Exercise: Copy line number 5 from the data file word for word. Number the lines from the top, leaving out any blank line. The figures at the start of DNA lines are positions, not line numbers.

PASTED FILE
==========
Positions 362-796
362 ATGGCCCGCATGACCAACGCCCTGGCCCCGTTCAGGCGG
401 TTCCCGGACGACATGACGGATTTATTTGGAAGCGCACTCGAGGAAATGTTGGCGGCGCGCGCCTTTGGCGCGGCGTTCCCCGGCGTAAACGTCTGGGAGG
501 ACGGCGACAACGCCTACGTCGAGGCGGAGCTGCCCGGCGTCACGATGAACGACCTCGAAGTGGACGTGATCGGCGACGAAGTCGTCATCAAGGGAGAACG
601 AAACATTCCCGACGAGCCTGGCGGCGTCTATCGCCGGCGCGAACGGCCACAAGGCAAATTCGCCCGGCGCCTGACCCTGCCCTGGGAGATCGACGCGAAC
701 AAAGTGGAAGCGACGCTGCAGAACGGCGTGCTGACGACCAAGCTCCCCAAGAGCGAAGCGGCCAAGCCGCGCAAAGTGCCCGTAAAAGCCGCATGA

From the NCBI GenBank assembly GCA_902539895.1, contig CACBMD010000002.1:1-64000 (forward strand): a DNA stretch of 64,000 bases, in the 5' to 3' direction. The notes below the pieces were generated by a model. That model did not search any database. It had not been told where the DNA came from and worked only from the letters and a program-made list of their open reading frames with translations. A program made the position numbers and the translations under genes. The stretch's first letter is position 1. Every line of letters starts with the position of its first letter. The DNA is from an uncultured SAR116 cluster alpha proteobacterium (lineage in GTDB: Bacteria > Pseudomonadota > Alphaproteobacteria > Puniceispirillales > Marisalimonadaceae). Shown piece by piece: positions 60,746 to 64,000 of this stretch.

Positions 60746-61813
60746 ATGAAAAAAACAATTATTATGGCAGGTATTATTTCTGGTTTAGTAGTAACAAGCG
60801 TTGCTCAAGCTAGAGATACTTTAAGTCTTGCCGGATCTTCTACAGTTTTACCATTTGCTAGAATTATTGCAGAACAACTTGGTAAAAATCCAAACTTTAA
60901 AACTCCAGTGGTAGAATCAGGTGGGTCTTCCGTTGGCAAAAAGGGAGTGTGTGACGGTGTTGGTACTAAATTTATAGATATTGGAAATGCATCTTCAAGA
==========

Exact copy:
601 AAACATTCCCGACGAGCCTGGCGGCGTCTATCGCCGGCGCGAACGGCCACAAGGCAAATTCGCCCGGCGCCTGACCCTGCCCTGGGAGATCGACGCGAAC